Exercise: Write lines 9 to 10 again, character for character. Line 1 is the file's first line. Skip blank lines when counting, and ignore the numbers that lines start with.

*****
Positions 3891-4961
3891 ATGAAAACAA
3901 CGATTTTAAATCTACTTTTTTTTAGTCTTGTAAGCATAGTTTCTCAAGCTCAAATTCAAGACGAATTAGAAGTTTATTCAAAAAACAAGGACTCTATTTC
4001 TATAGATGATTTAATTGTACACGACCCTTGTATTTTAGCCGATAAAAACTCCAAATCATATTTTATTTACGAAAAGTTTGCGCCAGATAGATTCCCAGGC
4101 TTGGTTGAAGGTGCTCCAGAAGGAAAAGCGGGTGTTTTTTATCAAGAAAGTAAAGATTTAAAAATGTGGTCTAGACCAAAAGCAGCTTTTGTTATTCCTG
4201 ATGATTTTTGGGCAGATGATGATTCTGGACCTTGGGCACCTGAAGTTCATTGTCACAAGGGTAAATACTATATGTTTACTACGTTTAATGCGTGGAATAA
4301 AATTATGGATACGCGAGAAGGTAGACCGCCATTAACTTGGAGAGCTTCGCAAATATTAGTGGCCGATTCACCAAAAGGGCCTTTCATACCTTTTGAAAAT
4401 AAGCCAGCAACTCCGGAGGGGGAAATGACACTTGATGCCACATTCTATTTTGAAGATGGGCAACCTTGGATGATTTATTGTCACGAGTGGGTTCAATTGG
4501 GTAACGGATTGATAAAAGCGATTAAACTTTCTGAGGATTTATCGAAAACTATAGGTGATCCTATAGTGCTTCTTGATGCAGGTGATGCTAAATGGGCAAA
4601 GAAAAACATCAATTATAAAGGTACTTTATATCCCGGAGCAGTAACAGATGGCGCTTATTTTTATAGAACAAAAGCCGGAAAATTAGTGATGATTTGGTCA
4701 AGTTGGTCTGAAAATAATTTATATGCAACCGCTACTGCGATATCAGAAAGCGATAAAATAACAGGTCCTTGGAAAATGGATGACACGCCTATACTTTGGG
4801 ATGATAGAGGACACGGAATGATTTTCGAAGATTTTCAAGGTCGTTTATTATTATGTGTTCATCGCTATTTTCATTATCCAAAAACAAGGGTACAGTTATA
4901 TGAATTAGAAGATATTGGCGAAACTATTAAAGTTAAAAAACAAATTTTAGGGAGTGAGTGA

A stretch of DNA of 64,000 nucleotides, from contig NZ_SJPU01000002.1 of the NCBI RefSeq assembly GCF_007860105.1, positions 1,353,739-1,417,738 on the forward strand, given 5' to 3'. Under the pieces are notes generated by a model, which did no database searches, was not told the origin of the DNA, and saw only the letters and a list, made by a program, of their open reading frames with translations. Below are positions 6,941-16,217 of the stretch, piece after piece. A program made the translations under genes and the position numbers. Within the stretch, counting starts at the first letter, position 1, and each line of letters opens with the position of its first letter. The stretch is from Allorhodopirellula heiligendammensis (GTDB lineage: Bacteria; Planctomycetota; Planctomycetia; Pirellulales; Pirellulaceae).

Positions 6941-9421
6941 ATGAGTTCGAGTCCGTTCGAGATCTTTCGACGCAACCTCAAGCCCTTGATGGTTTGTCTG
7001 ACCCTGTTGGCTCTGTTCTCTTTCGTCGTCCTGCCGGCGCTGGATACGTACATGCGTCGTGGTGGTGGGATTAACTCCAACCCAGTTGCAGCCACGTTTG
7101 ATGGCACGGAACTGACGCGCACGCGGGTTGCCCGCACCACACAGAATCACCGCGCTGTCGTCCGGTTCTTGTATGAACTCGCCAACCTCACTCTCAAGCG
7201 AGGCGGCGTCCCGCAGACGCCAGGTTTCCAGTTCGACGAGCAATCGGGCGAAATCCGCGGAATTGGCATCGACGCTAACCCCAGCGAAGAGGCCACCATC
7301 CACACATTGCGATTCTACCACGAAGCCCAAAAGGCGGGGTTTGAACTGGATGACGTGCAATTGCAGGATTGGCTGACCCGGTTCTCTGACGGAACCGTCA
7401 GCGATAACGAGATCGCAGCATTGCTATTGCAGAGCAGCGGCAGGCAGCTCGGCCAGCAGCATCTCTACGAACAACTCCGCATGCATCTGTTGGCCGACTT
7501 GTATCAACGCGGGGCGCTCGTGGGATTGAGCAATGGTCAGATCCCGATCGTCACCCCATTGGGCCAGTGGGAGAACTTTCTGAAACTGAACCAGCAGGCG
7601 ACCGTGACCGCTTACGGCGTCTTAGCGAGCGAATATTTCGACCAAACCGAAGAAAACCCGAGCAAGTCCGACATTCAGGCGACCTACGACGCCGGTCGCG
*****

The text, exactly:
4501 GTAACGGATTGATAAAAGCGATTAAACTTTCTGAGGATTTATCGAAAACTATAGGTGATCCTATAGTGCTTCTTGATGCAGGTGATGCTAAATGGGCAAA
4601 GAAAAACATCAATTATAAAGGTACTTTATATCCCGGAGCAGTAACAGATGGCGCTTATTTTTATAGAACAAAAGCCGGAAAATTAGTGATGATTTGGTCA